November 11, 2010
Where the hell is Bruny Island?
In 1999, P and I went to Australia on part of another longer trip. We hoped to make it to Tasmania but travel there was difficult and very expensive back then. We ended up only visiting Sydney; I can’t complain because our time there remains one of my best travel memories.
This trip I was determined to visit Tasmania. Tasmania has a magnetic pull for me - my yearning seems to stem from a romantic notion of this remote isle nestled near the Antarctic waters. I am always drawn to islands: Zanzibar, Folegandros, Tikehau and Bali - all islands - are some of my favorite places on this planet. The connection to the sea is a great lure for me.
Tasmania lived up to my mythic expectations. The port of Hobart was full of old pirate charm - the sea was alive and the waves rough. Cobblestone streets, ship captains’ houses and copious wrought iron details typified the intact architecture. Plus the island was exploding with the glory of Spring - a cacophany of lavender, roses, wisteria, apple and cherry blossoms.
Even more romantically obscure than its already remote mainland, Tasmania’s Bruny Island called us to visit. We’d heard the island was gorgeous and had world class oysters and artisinal cheese. Enough said.
After an hours drive South of Hobart and a quick ferry ride to Bruny Island, we headed straight to Bruny Island Oyster. We bought a couple dozen beauties from Joe, the proprietor and P got to shucking. With just a quirt of lemon juice we devoured the deliciously salty bivalves that came fresh from what might be the purest sea water I have ever seen. Bruny Island Oysters were perfect - firm, briny and tasting of sea - worthy of a trip half way across the globe.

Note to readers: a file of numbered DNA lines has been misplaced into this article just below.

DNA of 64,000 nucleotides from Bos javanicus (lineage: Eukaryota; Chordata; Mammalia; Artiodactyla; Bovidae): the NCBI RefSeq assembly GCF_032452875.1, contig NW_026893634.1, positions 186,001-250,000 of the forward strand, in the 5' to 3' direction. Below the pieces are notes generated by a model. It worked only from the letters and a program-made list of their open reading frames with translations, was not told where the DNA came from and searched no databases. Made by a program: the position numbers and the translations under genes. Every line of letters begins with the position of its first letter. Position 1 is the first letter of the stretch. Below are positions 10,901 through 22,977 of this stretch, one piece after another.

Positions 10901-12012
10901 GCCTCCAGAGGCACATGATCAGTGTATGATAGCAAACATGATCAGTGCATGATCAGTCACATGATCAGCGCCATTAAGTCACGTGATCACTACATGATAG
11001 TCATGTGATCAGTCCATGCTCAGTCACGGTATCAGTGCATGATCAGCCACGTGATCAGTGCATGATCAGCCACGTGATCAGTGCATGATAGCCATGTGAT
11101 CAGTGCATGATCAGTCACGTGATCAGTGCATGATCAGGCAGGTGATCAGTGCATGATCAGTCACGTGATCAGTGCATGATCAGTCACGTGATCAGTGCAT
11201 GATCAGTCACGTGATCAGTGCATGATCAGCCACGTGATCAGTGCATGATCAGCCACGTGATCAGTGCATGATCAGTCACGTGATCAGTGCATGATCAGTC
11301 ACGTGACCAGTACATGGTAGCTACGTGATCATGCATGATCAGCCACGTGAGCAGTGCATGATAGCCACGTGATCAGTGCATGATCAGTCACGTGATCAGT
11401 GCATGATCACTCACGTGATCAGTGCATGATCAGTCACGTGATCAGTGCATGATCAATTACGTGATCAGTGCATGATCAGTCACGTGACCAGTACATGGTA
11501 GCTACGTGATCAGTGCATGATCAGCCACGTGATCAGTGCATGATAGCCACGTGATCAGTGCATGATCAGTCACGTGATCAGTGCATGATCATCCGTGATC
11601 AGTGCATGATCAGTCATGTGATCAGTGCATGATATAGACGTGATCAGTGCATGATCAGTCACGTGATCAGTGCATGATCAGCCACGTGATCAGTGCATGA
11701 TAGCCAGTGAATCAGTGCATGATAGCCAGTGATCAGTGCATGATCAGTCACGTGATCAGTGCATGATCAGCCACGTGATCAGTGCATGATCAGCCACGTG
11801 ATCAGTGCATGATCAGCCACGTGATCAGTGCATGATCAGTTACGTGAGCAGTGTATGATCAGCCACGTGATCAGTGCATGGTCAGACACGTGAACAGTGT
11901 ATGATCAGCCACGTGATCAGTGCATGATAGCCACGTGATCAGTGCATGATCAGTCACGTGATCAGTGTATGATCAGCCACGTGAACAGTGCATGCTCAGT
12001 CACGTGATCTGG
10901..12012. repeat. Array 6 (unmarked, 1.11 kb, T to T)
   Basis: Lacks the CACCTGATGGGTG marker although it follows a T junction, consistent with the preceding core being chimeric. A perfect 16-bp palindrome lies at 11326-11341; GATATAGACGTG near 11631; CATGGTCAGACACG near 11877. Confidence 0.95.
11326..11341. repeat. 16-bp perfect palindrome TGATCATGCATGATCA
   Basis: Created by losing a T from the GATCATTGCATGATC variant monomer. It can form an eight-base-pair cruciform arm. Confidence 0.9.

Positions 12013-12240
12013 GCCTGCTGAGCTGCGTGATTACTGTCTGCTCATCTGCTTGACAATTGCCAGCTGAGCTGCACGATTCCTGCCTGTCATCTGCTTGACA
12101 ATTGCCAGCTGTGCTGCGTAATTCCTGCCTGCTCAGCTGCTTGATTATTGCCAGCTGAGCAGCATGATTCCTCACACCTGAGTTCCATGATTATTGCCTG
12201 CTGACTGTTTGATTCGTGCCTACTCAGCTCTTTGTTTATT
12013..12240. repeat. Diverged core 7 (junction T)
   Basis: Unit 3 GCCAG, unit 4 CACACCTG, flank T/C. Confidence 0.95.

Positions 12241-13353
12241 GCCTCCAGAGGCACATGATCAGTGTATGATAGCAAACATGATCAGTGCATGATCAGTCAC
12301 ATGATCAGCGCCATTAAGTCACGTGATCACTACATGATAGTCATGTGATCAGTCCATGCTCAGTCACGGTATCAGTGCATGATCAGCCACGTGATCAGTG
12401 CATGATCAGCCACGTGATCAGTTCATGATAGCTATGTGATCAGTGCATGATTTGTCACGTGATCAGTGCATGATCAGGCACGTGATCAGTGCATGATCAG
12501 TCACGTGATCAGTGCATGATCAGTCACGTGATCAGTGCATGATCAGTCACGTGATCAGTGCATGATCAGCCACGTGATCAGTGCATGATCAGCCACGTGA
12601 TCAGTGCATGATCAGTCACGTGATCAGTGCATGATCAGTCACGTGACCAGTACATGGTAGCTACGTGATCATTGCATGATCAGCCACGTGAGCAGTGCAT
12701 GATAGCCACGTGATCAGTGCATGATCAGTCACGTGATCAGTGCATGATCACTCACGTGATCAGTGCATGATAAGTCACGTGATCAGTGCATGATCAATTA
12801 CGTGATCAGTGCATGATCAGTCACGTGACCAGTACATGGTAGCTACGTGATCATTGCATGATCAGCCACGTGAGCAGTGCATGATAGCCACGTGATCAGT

Our next food stop was at Bruny Island Cheese. We sampled every cheese they made and found the firm cow’s cheese infused with saffron to be our favorite. And even though it was only 11 am and we were already sated with oysters, we couldn’t resist trying some of their homemade ice cream. When I saw rhubarb and bay on the menu I was smitten. The ice cream was infused with earthy flavor yet creamy with milk of happy island cows.
Our food pilgrimage was well worth the journey - Tasmania was a pastoral island paradise. Cows with shiny black coats and wooly sheep grazed on wide open emerald green fields. Sandy beaches were filled with happy (and tasty looking!) clams. Copious blossoming berry bushes held promise for a summer of preserves and pies. If only we could have stayed longer!